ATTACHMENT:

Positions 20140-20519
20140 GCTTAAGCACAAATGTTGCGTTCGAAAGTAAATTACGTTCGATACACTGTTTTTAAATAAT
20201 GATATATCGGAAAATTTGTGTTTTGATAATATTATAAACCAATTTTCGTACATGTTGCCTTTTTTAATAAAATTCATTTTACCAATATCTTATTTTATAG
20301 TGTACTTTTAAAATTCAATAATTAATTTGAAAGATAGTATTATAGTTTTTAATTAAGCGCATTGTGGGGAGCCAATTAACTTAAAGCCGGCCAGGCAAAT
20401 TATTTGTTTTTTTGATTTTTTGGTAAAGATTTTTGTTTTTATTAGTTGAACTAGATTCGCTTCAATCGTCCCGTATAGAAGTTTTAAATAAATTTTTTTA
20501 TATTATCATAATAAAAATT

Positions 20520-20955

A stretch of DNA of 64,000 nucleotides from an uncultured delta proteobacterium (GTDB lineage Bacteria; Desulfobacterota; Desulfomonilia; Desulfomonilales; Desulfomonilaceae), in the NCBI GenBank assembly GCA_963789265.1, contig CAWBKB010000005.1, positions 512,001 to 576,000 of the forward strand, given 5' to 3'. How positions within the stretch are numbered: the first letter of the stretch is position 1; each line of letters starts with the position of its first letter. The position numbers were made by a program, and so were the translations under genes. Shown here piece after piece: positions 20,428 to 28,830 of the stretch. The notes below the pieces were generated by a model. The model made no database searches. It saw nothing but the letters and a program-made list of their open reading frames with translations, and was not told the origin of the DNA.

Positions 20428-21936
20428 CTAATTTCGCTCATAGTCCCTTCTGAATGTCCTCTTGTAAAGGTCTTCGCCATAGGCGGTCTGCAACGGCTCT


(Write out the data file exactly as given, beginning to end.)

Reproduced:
Positions 20140-20519
20140 GCTTAAGCACAAATGTTGCGTTCGAAAGTAAATTACGTTCGATACACTGTTTTTAAATAAT
20201 GATATATCGGAAAATTTGTGTTTTGATAATATTATAAACCAATTTTCGTACATGTTGCCTTTTTTAATAAAATTCATTTTACCAATATCTTATTTTATAG
20301 TGTACTTTTAAAATTCAATAATTAATTTGAAAGATAGTATTATAGTTTTTAATTAAGCGCATTGTGGGGAGCCAATTAACTTAAAGCCGGCCAGGCAAAT
20401 TATTTGTTTTTTTGATTTTTTGGTAAAGATTTTTGTTTTTATTAGTTGAACTAGATTCGCTTCAATCGTCCCGTATAGAAGTTTTAAATAAATTTTTTTA
20501 TATTATCATAATAAAAATT

Positions 20520-20955

A stretch of DNA of 64,000 nucleotides from an uncultured delta proteobacterium (GTDB lineage Bacteria; Desulfobacterota; Desulfomonilia; Desulfomonilales; Desulfomonilaceae), in the NCBI GenBank assembly GCA_963789265.1, contig CAWBKB010000005.1, positions 512,001 to 576,000 of the forward strand, given 5' to 3'. How positions within the stretch are numbered: the first letter of the stretch is position 1; each line of letters starts with the position of its first letter. The position numbers were made by a program, and so were the translations under genes. Shown here piece after piece: positions 20,428 to 28,830 of the stretch. The notes below the pieces were generated by a model. The model made no database searches. It saw nothing but the letters and a program-made list of their open reading frames with translations, and was not told the origin of the DNA.

Positions 20428-21936
20428 CTAATTTCGCTCATAGTCCCTTCTGAATGTCCTCTTGTAAAGGTCTTCGCCATAGGCGGTCTGCAACGGCTCT